Washington’s regime change machinery has for the time being succeeded in removing an important link in the alliance of large emerging nations by railroading through a Senate impeachment of the duly elected President, Dilma Rousseff.
On August 31 her Vice President Michel Temer was sworn in as President. In his first speech as president, the cynical Temer called for a government of “national salvation,” asking for the trust of the Brazilian people.
He indicated plans to reform, and has also signaled his intention to overhaul the pension system and labor laws, and cut public spending, all themes beloved of Wall Street banks, of the International Monetary Fund and their Washington Consensus.
Now after less than three weeks at the job, Temer has unveiled plans for wholesale privatization of Brazil’s crown jewels, starting with oil. The planned Wall Street rape of Brazil is about to begin.
It’s important to keep in mind that elected President Rousseff was not convicted or even formally charged with any concrete act of corruption, even though the pro-oligarchy mainstream Brazil media, led by O Globo ran a media defamation campaign creating the basis to railroad Rousseff into formal impeachment before the Senate.
The shift took place after the opposition PMDB party of Temer, on March 29, broke their coalition with Rousseff’s Workers’ Party, as accusations of Petrobras-linked corruption were made against Rousseff and former president Luiz Inácio Lula da Silva.
On August 31, 61 Senators voted to remove her while 20 voted against removal. The formal charge was “manipulation of the state budget” before the 2014 elections to hide the size of the deficit. She vehemently denies the charge.
Indeed, the Senate issued its own expert report that concluded there was “no indication of direct or indirect action by Dilma” in any illegal budgetary maneuvers.
According to the Associated Press, “Independent auditors hired by Brazil’s Senate said in a report released Monday that suspended President Dilma Rousseff didn’t engage in the creative accounting she was charged with at her impeachment trial.” Under an honest system that would have ended the impeachment then and there. Not in Brazil.
In effect, she was impeached for the dramatic decline in the Brazilian economy, a decline deliberately pushed along as US credit rating agencies downgraded Brazilian debt, and international and mainstream Brazilian media kept the Petrobras corruption allegations in the spotlight.
Importantly, the Senate did not ban her from office for 8 years as Washington had hoped, and she has promised an electoral return. The Washington-steered Temer has until end of 2018 to deliver Brazil to Temer’s foreign masters before his term legally ends.
Notably, Temer himself was accused of corruption in the Petrobras state oil company investigations. He reportedly asked the then-head of the transportation unit of Petróleo Brasileiro SA in 2012 to arrange illegal campaign contributions to Temer’s party which was running a Washington-backed campaign to oust Rousseff’s Workers’ Party.
Then this June, only days into his serving as acting president, two of Temer’s own chosen ministers, including the Minister of Transparency, were forced to resign in response to allegations that they sought to subvert the probe into massive graft at Petrobras.
One of the two, Temer’s extremely close ally Romero Jucá, was caught on tape plotting Dilma’s impeachment as a way to shut down the ongoing Petrobras corruption investigation, as well as indicating that Brazil’s military, the media, and the courts were all participants in the impeachment plotting.
In brief, the removal of Dilma Rousseff and her Workers’ Party after 13 years in Brazil’s leadership was a new form of Color Revolution from Washington, one we might call a judicial coup by corrupt judges and congressmen. Of the 594 members of the Congress, as the Toronto Globe and Mail reported, “318 are under investigation or face charges” while their target, President Rousseff, “herself faces no allegation of financial impropriety.”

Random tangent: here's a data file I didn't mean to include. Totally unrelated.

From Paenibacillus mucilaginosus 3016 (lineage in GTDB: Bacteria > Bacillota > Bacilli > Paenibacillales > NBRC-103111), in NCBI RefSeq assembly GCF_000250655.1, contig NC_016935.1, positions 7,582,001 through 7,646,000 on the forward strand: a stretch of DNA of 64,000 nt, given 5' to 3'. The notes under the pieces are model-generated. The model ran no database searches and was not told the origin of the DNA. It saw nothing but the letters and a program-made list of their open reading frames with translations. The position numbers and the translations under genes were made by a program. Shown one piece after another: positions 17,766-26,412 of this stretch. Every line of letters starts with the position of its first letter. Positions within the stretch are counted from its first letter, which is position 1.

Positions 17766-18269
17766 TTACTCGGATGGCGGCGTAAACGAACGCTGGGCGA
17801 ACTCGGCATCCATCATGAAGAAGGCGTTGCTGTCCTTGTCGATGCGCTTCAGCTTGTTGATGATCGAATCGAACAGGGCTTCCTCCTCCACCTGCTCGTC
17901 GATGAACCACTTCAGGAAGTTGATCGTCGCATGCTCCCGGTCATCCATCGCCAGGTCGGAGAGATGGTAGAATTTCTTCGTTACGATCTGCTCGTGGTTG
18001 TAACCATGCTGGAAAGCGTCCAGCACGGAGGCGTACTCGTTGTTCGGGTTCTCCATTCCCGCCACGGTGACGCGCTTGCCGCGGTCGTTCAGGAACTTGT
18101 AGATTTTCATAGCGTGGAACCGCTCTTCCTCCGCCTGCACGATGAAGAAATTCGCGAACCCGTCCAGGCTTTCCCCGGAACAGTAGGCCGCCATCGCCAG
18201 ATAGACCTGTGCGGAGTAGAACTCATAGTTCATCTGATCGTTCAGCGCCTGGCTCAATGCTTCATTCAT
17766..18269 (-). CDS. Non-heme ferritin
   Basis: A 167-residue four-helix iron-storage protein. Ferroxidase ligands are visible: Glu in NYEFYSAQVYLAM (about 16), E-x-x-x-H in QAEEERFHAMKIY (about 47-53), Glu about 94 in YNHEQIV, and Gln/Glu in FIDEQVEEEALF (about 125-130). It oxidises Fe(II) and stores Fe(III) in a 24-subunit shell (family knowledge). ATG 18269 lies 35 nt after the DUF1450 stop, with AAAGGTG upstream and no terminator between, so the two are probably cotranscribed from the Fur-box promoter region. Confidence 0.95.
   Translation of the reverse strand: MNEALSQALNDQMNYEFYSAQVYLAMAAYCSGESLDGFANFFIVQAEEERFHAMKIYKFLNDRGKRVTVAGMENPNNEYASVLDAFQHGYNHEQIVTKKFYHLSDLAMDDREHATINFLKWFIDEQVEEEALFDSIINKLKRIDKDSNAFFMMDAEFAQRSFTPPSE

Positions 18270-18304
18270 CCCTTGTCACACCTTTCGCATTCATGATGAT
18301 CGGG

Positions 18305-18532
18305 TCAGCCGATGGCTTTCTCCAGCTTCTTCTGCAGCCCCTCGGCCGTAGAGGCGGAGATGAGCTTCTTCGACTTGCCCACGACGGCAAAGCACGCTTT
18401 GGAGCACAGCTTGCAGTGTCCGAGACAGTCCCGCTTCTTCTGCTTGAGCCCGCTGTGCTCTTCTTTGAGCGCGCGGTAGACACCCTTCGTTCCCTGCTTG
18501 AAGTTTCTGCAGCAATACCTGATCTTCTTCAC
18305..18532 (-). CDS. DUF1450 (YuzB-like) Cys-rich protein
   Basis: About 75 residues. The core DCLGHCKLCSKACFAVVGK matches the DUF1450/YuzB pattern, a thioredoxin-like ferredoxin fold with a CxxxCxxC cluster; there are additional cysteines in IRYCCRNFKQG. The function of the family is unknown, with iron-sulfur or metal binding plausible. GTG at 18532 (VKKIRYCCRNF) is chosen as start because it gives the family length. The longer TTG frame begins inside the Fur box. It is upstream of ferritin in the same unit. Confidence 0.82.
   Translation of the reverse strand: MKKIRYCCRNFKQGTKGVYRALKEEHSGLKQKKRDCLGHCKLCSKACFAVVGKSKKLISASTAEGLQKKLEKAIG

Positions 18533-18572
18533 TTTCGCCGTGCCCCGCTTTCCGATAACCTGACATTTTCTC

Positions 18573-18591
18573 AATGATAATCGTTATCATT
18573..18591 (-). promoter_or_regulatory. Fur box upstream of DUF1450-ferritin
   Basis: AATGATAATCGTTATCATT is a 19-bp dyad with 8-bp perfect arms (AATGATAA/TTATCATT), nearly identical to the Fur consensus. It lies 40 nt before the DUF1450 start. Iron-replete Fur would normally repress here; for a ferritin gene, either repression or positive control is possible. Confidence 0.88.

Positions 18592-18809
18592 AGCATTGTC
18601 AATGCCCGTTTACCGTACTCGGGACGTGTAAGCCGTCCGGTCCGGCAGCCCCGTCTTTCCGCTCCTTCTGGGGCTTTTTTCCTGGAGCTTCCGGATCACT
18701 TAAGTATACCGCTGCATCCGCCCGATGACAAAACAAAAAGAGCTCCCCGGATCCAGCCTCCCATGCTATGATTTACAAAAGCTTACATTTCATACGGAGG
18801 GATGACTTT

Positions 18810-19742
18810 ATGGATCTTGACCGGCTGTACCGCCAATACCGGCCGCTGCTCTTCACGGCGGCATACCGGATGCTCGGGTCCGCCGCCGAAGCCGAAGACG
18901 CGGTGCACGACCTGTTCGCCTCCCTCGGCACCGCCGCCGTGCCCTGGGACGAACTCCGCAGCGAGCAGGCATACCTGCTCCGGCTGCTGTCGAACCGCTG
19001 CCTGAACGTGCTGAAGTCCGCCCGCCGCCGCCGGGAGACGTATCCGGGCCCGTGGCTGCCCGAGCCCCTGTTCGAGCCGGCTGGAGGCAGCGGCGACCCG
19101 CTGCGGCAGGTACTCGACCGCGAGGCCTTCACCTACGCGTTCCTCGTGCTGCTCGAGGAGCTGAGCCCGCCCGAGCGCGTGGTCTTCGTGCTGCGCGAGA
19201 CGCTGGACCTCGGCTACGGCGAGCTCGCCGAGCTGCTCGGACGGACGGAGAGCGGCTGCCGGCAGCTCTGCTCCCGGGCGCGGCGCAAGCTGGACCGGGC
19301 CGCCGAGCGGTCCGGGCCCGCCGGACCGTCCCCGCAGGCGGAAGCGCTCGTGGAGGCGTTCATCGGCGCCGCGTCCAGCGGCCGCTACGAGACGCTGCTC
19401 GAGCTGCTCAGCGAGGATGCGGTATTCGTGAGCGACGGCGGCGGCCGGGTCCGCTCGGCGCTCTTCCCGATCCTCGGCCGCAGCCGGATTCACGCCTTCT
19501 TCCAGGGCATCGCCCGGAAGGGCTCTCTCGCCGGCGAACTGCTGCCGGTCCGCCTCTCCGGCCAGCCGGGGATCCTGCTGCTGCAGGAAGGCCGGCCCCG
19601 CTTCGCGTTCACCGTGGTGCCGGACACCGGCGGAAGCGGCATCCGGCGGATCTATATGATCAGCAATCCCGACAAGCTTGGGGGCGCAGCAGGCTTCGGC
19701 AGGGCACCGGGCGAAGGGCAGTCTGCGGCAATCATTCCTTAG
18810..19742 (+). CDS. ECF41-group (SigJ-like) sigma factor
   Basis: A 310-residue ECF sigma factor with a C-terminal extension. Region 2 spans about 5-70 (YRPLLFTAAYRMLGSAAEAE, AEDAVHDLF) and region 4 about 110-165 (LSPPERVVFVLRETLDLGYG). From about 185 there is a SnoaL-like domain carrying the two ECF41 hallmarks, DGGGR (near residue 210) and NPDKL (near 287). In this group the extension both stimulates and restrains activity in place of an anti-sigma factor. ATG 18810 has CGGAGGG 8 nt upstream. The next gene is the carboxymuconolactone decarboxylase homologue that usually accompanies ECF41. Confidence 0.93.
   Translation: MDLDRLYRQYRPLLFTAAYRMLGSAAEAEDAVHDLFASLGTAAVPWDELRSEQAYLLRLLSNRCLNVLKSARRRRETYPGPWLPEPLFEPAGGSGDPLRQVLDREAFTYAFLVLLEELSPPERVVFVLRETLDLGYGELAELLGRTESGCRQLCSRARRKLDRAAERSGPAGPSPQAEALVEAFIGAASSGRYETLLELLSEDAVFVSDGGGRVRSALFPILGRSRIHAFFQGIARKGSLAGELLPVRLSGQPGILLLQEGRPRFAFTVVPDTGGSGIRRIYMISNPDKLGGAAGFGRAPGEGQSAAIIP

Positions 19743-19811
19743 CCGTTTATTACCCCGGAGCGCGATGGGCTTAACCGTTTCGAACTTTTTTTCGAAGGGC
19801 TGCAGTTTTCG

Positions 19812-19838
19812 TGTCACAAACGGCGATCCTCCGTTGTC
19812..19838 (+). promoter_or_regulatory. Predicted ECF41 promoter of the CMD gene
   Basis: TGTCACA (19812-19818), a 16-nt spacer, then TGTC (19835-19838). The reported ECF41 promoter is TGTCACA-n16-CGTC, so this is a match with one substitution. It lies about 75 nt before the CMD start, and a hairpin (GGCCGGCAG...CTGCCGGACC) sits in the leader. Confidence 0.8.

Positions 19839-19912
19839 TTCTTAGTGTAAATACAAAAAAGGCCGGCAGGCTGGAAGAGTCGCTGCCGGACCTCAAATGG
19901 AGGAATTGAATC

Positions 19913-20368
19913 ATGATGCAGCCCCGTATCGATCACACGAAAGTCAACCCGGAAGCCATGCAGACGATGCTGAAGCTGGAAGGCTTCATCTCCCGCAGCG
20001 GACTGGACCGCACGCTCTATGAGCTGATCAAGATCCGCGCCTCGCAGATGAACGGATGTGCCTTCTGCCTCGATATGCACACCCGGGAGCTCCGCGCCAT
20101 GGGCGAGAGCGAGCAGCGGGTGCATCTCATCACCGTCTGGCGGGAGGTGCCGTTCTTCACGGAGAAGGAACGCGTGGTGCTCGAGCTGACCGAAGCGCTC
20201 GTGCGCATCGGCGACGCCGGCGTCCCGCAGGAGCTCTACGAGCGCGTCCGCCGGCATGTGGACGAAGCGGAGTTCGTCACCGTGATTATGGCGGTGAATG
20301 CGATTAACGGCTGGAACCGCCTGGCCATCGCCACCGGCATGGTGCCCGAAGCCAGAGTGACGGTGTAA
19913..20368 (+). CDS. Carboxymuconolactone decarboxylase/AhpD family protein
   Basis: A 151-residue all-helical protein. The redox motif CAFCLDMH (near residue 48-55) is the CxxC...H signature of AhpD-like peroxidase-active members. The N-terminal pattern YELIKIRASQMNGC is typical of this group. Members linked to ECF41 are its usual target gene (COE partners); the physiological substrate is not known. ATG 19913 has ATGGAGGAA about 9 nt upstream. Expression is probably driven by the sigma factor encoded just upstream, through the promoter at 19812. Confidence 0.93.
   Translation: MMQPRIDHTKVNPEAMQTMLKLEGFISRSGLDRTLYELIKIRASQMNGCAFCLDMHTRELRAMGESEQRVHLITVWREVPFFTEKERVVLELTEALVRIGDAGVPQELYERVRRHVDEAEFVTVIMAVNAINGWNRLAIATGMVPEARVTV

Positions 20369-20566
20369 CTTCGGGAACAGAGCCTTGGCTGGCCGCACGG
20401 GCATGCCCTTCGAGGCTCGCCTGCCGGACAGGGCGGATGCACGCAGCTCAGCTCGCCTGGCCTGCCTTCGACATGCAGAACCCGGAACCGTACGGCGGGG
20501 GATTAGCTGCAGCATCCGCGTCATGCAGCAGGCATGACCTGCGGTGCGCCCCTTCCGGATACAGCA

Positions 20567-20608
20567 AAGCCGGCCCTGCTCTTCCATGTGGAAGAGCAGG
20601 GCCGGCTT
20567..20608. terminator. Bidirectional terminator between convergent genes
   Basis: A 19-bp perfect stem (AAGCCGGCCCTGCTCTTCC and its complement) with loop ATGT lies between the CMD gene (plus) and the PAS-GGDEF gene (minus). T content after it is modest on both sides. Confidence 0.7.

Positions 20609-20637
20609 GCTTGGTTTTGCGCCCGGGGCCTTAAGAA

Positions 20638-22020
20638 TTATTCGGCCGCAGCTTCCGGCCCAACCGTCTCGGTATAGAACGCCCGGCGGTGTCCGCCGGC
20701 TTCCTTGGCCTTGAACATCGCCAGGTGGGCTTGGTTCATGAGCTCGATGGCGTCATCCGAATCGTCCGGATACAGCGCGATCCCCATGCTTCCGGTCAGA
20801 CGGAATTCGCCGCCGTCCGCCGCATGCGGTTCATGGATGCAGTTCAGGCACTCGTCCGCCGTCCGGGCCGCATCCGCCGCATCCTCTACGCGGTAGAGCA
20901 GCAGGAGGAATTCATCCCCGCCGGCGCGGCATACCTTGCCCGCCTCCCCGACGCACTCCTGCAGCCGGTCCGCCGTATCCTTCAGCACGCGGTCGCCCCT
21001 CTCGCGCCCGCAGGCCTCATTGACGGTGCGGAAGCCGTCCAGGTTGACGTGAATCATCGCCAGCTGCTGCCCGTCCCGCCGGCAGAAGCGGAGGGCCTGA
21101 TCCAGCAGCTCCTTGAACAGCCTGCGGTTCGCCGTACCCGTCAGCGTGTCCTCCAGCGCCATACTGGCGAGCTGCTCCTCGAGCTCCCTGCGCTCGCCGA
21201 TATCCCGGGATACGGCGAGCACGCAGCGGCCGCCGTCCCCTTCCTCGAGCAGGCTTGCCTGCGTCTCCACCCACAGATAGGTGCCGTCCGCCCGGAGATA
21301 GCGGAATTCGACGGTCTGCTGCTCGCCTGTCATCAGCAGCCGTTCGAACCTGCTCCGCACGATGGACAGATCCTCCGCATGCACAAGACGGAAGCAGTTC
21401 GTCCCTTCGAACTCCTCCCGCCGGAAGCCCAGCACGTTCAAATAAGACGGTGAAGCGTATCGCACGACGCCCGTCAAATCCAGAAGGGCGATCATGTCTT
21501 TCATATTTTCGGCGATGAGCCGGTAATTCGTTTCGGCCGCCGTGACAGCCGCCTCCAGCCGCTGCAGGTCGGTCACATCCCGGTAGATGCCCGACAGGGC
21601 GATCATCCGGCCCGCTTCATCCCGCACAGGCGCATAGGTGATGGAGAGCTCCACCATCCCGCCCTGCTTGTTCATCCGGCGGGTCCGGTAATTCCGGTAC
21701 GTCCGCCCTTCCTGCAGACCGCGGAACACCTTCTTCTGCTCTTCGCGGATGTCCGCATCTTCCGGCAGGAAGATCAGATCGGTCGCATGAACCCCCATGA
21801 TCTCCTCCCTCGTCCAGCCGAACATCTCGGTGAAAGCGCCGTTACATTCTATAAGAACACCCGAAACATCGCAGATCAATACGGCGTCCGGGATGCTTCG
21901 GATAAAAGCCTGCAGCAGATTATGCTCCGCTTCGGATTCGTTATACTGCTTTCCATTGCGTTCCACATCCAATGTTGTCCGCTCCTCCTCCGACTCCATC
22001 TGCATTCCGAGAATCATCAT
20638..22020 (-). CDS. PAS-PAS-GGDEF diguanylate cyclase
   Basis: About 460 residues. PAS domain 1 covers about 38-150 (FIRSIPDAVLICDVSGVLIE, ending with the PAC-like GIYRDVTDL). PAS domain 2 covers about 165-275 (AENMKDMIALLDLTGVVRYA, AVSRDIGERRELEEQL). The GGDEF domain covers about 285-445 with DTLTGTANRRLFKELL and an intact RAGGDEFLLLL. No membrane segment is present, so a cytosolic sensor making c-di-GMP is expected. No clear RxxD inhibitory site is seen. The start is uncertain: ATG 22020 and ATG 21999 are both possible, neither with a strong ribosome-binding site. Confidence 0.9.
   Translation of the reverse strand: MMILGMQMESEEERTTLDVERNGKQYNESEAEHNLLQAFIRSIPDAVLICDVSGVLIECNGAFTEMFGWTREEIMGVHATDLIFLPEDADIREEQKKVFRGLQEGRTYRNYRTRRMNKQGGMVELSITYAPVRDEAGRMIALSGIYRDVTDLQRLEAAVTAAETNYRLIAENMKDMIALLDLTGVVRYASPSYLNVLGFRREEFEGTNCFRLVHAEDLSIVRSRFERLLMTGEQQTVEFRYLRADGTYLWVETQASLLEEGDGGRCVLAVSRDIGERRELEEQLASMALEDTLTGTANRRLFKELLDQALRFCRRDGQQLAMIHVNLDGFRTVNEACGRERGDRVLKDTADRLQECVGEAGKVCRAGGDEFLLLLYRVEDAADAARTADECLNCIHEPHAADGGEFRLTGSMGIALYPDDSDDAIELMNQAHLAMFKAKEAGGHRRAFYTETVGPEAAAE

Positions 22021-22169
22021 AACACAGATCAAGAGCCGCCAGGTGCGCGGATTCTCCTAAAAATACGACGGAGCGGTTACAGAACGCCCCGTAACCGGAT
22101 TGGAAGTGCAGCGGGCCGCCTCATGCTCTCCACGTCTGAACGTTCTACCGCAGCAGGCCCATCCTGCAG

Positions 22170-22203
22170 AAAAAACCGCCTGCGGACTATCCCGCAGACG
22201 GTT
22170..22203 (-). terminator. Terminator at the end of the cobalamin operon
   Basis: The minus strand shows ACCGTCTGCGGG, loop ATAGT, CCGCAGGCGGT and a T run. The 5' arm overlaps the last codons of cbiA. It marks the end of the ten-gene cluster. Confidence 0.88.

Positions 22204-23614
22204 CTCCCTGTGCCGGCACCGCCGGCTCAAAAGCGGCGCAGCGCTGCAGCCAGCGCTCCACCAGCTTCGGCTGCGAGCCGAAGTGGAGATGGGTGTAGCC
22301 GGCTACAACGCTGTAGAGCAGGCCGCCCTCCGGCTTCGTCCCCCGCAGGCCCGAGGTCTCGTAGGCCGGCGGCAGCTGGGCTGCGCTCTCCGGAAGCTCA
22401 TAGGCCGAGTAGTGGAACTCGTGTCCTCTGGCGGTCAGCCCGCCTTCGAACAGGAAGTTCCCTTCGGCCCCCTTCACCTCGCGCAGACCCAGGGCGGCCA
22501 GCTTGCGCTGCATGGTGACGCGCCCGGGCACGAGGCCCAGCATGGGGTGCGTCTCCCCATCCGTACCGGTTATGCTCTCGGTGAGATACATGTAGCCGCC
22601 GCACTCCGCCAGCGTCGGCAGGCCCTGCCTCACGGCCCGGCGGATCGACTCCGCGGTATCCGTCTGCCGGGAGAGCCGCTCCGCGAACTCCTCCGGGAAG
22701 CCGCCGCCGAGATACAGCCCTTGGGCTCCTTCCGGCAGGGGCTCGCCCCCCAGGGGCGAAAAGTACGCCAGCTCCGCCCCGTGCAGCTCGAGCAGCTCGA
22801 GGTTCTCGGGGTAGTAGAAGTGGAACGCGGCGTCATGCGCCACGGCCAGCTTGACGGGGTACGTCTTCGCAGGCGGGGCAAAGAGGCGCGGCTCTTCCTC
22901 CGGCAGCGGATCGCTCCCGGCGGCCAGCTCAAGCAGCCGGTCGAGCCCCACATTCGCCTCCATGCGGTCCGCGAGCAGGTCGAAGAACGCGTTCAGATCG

The day after the first Lower House impeachment vote in April, a leading member of Temer’s PSDP party, Senator Aloysio Nunes, went to Washington, in a mission organized by former Bill Clinton Secretary of State Madeline Albright’s lobbying firm, Albright Stonebridge Group. Nunes, as president of the Brazilian Senate’s Foreign Relations Committee, has repeatedly advocated that Brazil once again move closer to an alliance with the US and UK.
Madeline Albright, a Director of the leading US think-tank, Council on Foreign Relations, is also chair of the prime US Government “Color Revolution” NGO, the National Democratic Institute (NDI). Nothing fishy here, or? Nunes reportedly went to Washington to rally backing for Temer and the unfolding judicial coup against Rousseff.
A key player from the side of Washington, Rousseff’s de facto political executioner, was, once again, Vice President Joe Biden, the “Dick Cheney” dirty operator-in-chief in the Obama Administration.
Biden’s Fateful Brazil Trip
In May, 2013, US Vice President Joe Biden made a fateful visit to Brazil to meet with President Rousseff. In January 2011 Rousseff had succeeded her Workers’ Party mentor, Luis Inácio Lula da Silva, or Lula, who constitutionally was limited to two consecutive terms.
Biden went to Brazil to discuss oil with the new President. Relations between Lula and Washington had chilled as Lula backed Iran against US sanctions and came economically closer to China.
In late 2007 Petrobras had discovered what was estimated to be a mammoth new basin of high-quality oil on the Brazilian Continental Shelf offshore in the Santos Basin. In total the Brazil Continental Shelf could contain over 100 billion barrels of oil, transforming the country into a major world oil and gas power, something Exxon and Chevron, the US oil giants wanted to control.
In 2009, according to leaked US diplomatic cables published by Wikileaks, the US Consulate in Rio wrote that Exxon and Chevron were trying in vain to alter a law advanced by Rousseff’s mentor and predecessor in her Brazilian Workers’ Party, President Luis Inácio Lula da Silva.
That 2009 law made the state-owned Petrobras chief operator of all offshore oilblocs. Washington and the US oil giants were not at all pleased at losing control over potentially the largest new world oil discovery in decades.
Lula had not only pushed ExxonMobil and Chevron out of the controlling position in favor of the state-owned Petrobras, but he also opened Brazilian oil exploration to the Chinese, since 2009 a core member of the BRICS developing nations with Brazil, Russia, India and South Africa.
In December, 2010 in one of his last acts as President, Lula oversaw signing of a deal between the Brazilian-Spanish energy company Repsol and China’s state-owned Sinopec. Sinopec formed a joint venture, Repsol Sinopec Brasil, investing more than US$ 7.1 billion towards Repsol Brazil. Already in 2005 Lula had approved formation of Sinopec International Petroleum Service of Brazil Ltd as part of a new strategic alliance between China and Brazil.